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All of which will explain my interest in this new collection of essays (which includes a contribution from Rosie Kay), Choreographies of 21st Century Wars, edited by Gay Morris and Jens Richard Giersdorf:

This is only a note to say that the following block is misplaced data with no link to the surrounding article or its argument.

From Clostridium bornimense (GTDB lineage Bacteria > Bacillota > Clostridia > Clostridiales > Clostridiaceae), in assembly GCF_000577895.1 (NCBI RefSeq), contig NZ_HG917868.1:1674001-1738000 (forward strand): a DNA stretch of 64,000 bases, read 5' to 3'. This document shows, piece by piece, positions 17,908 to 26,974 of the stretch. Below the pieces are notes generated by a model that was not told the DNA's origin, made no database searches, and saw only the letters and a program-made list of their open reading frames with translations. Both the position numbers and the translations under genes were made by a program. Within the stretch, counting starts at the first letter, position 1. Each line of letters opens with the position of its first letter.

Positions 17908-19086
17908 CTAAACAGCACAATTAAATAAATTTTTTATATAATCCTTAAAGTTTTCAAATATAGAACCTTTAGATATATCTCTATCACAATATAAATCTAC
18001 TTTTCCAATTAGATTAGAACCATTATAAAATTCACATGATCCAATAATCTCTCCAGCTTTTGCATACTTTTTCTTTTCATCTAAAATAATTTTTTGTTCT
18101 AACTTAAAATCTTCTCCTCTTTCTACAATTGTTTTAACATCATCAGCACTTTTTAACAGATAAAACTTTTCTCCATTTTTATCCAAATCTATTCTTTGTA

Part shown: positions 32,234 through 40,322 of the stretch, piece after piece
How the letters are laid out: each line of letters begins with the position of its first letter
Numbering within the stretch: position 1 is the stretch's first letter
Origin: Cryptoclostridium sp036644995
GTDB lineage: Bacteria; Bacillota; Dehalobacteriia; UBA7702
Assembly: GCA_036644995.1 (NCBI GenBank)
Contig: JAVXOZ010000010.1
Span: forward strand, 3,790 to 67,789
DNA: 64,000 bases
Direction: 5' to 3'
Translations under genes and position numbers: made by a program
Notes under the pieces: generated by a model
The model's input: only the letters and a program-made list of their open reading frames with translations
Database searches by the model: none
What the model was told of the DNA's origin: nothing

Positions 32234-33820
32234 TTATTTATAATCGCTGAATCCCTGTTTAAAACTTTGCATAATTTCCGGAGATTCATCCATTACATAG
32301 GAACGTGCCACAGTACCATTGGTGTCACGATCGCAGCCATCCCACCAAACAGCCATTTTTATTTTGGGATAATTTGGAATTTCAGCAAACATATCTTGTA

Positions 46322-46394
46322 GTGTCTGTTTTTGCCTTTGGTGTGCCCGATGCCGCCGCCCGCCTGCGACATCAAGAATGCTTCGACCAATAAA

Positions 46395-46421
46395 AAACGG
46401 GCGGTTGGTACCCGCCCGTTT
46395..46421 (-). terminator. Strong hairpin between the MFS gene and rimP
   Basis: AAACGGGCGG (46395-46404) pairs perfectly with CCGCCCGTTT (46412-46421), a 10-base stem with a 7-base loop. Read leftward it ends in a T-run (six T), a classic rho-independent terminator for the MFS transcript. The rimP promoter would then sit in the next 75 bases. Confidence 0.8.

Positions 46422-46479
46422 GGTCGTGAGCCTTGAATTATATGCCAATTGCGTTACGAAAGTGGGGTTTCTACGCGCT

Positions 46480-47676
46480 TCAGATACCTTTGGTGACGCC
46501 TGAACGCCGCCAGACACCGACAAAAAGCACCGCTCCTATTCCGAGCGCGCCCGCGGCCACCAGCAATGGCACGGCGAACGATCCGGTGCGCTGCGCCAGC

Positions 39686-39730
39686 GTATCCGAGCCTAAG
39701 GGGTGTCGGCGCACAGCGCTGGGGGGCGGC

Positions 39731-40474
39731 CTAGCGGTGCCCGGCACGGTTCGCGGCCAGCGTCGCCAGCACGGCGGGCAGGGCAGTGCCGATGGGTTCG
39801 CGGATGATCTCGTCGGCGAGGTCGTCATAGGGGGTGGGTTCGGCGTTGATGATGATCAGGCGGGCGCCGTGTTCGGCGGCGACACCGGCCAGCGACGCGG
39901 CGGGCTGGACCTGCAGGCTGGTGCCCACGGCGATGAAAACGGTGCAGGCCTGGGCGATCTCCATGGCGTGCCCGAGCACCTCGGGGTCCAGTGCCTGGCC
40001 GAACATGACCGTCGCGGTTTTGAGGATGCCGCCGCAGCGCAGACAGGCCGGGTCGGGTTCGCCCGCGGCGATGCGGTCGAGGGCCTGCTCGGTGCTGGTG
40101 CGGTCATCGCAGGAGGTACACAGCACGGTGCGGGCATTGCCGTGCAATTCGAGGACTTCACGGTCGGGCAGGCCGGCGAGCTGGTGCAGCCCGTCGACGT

Wars in this century are radically different from the major conflicts of the 20th century–more amorphous, asymmetrical, globally connected, and unending. Choreographies of 21st Century Wars is the first book to analyze the interface between choreography and wars in this century, a pertinent inquiry since choreography has long been linked to war and military training. The book draws on recent political theory that posits shifts in the kinds of wars occurring since the First and Second World Wars and the Cold War, all of which were wars between major world powers. Given the dominance of today’s more indeterminate, asymmetrical, less decisive wars, we ask if choreography, as an organizing structure and knowledge system, might not also need revision in order to reflect on, and intercede in, a globalized world of continuous warfare. In an introduction and sixteen chapters, authors from a number of disciplines investigate how choreography and war in this century impinge on each other. Choreographers write of how they have related to contemporary war in specific works, while other contributors investigate the interconnections between war and choreography through theatrical works, dances, military rituals and drills, the choreography of video war games and television shows. Issues investigated include torture and terror, the status of war refugees, concerns surrounding fighting and peacekeeping soldiers, national identity tied to military training, and more. The anthology is of interest to scholars in dance, performance, theater, and cultural studies, as well as the social sciences.